CP Kelco has a new fiber ingredient made from citrus peels. The Atlanta-based company said its Nutrava Citrus Fiber product line responds to consumer demand for clean-label products.
The new product has gelling, thickening, stabilizing and water-binding capabilities, the company said. It may be used to replace starch, eggs or oil in formulations. Potential applications include fruit-flavored beverages, drinking yogurts, dressings, condiments, sauces, bakery items, meats and soups.
CP Kelco introduced its Nutrava Citrus Fiber ingredient at the recent 2019 Association for Dressings & Sauces Technical Meeting in Louisville, Kentucky.
CP Kelco could find success with its Nutrava Citrus Fiber product because dietary fiber sourced from citrus fruit is increasingly appearing in baked goods and other items. It's a functional add-on offering health benefits and a clean label. Naturally sourced citrus fiber also contains bioactive compounds such as polyphenols, vitamin C and flavonoids, which help boost its wellness credentials.
The market for citrus fiber is expanding along with the demand. According to Bakery and Snacks, Global Market Insights projects the global citrus-based fiber market, valued in excess of $1.2 billion in 2017, will grow by more than 6% by 2024.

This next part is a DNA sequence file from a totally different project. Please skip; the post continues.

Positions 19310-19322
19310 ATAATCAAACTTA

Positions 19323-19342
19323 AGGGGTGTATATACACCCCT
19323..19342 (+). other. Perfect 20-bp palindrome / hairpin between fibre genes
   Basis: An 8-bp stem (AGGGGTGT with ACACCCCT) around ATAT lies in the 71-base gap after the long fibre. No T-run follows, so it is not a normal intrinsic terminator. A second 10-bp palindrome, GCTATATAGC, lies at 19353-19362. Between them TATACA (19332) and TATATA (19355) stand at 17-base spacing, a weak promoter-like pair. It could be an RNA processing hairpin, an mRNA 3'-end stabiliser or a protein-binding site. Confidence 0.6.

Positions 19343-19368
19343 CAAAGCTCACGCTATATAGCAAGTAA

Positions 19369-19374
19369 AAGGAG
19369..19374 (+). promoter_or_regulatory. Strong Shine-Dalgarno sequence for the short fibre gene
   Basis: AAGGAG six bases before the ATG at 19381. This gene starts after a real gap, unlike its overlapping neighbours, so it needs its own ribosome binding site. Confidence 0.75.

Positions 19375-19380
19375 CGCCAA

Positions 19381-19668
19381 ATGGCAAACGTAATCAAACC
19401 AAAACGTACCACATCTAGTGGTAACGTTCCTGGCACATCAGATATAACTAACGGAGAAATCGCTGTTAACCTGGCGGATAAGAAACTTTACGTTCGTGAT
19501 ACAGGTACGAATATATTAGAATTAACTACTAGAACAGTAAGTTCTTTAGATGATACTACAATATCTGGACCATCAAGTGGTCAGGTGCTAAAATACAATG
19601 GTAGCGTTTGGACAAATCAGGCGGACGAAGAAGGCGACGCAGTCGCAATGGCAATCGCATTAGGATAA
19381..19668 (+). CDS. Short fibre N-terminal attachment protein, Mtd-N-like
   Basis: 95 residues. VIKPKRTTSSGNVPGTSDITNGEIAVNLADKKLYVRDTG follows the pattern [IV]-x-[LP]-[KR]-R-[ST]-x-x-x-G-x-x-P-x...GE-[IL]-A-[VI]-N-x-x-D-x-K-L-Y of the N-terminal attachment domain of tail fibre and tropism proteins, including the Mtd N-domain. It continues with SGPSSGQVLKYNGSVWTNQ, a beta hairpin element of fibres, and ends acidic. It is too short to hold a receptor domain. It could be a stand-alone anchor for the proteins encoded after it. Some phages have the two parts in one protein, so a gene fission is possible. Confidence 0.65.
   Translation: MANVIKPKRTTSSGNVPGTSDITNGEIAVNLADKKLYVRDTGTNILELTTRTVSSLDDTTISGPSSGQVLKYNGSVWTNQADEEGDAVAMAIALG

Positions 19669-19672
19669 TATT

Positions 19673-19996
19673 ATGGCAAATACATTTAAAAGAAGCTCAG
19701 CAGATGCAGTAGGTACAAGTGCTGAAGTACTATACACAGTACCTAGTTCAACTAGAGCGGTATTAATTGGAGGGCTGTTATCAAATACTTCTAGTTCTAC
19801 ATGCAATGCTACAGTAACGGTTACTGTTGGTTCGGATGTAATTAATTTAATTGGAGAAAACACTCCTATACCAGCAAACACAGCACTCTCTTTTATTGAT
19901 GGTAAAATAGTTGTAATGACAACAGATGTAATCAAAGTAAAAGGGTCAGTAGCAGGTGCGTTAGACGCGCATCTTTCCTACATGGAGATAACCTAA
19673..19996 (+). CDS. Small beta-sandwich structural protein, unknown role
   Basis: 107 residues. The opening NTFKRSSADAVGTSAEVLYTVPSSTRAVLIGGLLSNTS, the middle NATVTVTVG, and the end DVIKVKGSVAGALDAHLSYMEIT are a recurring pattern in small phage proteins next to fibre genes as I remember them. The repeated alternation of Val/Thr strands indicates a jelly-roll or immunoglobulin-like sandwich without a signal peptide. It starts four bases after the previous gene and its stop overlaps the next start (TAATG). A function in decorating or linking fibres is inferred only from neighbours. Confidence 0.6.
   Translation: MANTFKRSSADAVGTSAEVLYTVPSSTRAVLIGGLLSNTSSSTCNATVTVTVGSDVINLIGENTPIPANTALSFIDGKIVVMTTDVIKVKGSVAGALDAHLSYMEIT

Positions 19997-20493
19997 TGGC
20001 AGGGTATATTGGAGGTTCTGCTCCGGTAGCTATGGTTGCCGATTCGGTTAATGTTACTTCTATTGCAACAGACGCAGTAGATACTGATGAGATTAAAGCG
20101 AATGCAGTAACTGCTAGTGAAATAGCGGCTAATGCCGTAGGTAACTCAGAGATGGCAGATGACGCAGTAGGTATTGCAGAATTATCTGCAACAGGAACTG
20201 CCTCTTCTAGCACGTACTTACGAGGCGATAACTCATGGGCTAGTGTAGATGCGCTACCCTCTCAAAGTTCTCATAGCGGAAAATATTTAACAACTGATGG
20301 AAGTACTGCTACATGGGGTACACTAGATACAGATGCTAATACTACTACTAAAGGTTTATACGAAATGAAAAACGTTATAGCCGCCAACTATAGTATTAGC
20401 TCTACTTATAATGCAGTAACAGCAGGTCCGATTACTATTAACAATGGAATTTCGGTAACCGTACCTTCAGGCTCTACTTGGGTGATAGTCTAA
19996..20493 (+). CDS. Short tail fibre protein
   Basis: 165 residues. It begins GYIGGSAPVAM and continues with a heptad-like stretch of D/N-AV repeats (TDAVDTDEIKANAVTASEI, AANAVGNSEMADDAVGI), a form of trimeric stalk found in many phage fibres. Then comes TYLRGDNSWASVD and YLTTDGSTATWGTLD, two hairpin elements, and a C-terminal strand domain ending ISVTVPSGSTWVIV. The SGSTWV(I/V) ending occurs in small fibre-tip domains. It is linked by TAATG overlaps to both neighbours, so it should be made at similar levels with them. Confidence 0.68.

The ingredient's use as a starch, eggs or oil replacement in product formulations is another major asset. Consumers often want to limit their consumption of those ingredients when possible, and more ingredient and food manufacturers are responding.
Dietary fiber is attracting increased attention among people who want to access its health benefits through their diets. Research shows it can limit blood glucose and potentially prevent Type 2 diabetes, colon cancer and heart disease. Most consumers don't get the minimum daily 28 grams recommended, since the average consumption is about 15 grams a day. In June 2018, the U.S. Food and Drug Administration granted petitions for eight non-digestible carbohydrates to augment fiber content in foods.
Citrus fiber is considered a "mixed plant cell wall" fiber because it can be sourced from foods which have gone through other processing, such as juicing. According to Modern Farmer, 3.8 million tons of citrus peels are wasted annually, so productive ways to divert some of that to ingredient production is another asset. Left over fruit and vegetable waste that might otherwise end up in landfills is also being repurposed into beverages, packaging, bioplastics, compost and topsoil.
With all these factors enhancing citrus fiber's profile, CP Kelco faces competition in the space. Companies developing similar products include Cargill, Ceamsa and Florida Products, as well as Wisconsin-based biotechnology firm Fiberstar, Inc., which is producing a branded product called Citri-Fi made from orange pulp. As manufacturers try out these citrus fiber-sourced ingredients, the level of adaptability and acceptability they find could bring even more such products to market.